A Practical Guide to Laboratory Haemostasis


Heparin Induced Thrombocytopenia [HIT]


There are two types of Heparin induced thrombocytopenia [HIT] - Type I and Type II.

HIT Type Features
I This is caused by a direct aggregating effect of heparin on platelets and leads to a mild transient thrombocytopenia.
The platelet counts usually falls within the first 2-3 days after the start of heparin therapy and usually takes approximately the same time to recover when the heparin is stopped.
The platelet count rarely falls below 100 x 109/L.
II This is an immune-mediated disorder in which heparin binds to Platelet Factor 4 [PF4] - a protein present in plasma. This leads to the formation of IgG anti-PF4–heparin antibodies and the formation of IgG heparin–PF4 immune complexes. The antibodies can bind to the Fc receptor on platelets leading to platelet activation. In addition the immune complexes interact with monocytes and endothelial cells inducing tissue factor expression and damage to the endothelial cells. The net effect is a highly prothrombotic state.

The platelet count usually falls within 5-14 days of the start of heparin but may fall more rapidly in individuals who have been previously exposed to heparin and who have developed anti-PF4–heparin IgG antibodies.
The antibodies are frequently undetectable after 100 days.
After the heparin is stopped the platelet counts usually start to rise within 2-3 days and usually normalise within 10-14 days.
Type II HIT usually results in moderate to severe thrombocytopenia, with platelet counts commonly <100 x 109/L.

The '4T' scoring system of Warkentin [see References] is widely used to predict the risk that an individual with thrombocytopenia may have HIT:

4T Scoring system for Suspected HIT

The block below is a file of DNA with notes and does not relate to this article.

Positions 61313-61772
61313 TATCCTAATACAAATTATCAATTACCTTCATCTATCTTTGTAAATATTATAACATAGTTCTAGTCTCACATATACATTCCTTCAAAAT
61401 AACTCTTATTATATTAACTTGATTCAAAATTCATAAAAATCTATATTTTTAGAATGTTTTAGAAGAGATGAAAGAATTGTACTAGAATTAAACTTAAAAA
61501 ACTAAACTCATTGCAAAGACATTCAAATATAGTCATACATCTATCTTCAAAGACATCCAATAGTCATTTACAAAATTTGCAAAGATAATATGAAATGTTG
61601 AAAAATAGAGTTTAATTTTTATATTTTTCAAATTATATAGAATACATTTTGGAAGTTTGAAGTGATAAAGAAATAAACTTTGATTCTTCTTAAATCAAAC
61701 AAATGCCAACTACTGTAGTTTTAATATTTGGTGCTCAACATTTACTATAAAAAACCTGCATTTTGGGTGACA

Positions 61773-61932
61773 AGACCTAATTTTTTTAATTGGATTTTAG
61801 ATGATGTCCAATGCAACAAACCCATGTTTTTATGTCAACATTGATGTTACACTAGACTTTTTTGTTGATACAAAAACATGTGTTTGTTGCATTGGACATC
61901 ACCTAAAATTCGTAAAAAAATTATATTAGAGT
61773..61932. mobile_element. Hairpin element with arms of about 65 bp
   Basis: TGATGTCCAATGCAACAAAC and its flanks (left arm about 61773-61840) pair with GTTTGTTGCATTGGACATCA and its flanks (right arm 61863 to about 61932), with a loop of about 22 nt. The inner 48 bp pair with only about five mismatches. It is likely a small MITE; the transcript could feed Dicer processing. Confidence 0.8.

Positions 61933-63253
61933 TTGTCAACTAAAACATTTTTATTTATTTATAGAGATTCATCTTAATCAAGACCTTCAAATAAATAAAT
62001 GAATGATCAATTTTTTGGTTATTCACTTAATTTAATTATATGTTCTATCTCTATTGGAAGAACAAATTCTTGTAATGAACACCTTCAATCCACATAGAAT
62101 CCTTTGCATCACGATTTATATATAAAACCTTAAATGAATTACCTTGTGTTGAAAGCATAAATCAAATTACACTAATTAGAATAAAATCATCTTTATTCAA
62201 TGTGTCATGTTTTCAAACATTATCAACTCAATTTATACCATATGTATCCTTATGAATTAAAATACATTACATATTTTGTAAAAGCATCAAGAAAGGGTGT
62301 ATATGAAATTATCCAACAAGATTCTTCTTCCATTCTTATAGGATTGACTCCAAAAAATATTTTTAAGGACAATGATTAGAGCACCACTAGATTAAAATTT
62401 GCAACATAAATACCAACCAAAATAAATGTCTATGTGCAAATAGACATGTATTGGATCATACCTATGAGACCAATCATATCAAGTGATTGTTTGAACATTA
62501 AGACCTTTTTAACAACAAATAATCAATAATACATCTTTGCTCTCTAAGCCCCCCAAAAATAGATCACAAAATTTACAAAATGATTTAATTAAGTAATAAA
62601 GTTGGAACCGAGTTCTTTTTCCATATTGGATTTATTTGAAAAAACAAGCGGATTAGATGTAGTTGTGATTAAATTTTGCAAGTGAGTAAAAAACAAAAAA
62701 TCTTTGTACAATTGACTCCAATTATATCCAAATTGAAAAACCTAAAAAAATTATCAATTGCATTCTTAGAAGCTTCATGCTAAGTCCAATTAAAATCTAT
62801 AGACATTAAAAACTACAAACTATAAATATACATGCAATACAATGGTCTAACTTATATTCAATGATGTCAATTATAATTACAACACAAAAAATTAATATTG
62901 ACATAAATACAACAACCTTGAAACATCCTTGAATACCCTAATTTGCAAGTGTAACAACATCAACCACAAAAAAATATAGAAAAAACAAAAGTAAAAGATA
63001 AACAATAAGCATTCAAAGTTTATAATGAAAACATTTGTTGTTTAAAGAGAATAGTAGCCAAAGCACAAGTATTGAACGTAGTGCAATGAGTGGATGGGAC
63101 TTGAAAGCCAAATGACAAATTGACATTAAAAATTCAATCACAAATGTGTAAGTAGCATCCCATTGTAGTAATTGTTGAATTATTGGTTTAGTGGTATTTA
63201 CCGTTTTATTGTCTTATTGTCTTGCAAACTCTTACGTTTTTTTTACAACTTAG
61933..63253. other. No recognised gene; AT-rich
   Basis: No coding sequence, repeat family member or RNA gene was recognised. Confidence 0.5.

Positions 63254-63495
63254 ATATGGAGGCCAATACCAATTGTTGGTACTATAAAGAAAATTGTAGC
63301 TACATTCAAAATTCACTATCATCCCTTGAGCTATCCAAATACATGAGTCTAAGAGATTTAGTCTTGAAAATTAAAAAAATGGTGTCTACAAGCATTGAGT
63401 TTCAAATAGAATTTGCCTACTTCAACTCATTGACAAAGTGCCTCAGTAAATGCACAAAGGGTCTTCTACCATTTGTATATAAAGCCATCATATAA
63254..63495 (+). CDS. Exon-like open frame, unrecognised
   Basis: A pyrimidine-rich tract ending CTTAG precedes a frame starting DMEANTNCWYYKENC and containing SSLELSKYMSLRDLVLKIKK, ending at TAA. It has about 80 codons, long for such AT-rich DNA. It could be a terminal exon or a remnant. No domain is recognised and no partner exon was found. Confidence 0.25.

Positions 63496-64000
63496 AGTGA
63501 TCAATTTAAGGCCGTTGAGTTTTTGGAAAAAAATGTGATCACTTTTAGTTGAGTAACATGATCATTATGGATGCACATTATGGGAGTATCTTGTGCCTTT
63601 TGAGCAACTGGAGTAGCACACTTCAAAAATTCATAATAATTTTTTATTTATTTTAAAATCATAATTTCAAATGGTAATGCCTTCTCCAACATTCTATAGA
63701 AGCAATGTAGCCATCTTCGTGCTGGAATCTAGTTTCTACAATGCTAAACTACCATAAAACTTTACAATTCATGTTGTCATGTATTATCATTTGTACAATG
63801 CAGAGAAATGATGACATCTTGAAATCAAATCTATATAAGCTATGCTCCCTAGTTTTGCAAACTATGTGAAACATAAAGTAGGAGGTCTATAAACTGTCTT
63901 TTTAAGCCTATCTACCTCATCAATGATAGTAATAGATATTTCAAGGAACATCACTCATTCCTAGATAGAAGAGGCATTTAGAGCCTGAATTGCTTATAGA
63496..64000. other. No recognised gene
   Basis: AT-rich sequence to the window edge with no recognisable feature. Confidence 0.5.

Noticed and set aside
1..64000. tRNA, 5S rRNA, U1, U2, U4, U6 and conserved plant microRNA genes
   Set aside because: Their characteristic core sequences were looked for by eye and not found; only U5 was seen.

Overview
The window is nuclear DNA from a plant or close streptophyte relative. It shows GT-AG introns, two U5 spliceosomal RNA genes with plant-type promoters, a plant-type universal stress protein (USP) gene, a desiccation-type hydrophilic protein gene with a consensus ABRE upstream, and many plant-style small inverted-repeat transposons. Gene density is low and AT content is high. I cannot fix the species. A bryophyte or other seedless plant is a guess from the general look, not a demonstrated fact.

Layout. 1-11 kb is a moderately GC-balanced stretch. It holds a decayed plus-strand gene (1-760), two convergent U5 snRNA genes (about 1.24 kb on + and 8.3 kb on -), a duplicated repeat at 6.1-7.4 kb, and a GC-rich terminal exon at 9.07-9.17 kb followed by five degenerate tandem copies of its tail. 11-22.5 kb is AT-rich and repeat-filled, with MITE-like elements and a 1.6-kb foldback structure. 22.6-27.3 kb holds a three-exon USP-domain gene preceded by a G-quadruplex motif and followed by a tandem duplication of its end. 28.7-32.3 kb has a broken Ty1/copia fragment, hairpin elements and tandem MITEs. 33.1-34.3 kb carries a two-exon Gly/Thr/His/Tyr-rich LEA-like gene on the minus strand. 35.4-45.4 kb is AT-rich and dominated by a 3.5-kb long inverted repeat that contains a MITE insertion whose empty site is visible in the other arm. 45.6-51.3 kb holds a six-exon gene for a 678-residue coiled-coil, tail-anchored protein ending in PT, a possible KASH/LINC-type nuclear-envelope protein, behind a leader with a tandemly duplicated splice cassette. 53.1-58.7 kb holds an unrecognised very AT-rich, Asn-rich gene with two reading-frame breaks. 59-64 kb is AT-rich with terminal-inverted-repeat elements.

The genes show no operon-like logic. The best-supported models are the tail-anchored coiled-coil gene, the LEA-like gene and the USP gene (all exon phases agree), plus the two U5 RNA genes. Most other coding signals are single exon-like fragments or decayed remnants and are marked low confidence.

2 1 0
Thrombocytopenia >50% fall in platelet count or a platelet nadir of 20-100 x 109/L 30-50% in platelet count or a platelet nadir of 10-19 x 109/L <30% fall in platelet count or a platelet nadir of <10 x 109/L
Timing Onset with 5-10 days of exposure to heparin
<1 day if previous exposure to heparin within 100 days
Unclear -
Platelet count falls after 10 days
Platelet count falls too early and without recent exposure to heparin
Thrombosis New thrombosis
Skin necrosis
Progressive or recurrent thrombosis
Some skin lesions e.g. erythema
Other causes of Thrombocytopenia are not evident No other cause identified Possible other cause Other cause clearly identifiable

A score of ≤3 indicates a low pretest probability for Type II HIT [<5% chance of HIT]
A score of 4–5 indicates an intermediate risk.
A score ≥6 is associated with a very high risk of HIT.

The American College of Chest Physicians (ACCP) Guidelines for the diagnosis of Type II HIT has identified the following diagnostic criteria:
     1. Thrombocytopenia - a fall in platelet count that occurs 4–10 days after beginning heparin therapy
     2. A fall in platelet count to <150 x 109/L or to <50% of the baseline platelet count
     3. The exclusion of other causes of thrombocytopenia
     4. The recovery of the platelet count to >90% of the baseline platelet count after heparin is stopped.

Remember not all patients with HIT will develop a thrombosis. The following diagram illustrates this:

A significant number of individuals may come up positive with an ELISA assays that detects a variety of antibodies some of which are non-pathological but only a small number will detect clinically significant HIT.

Principles & Methods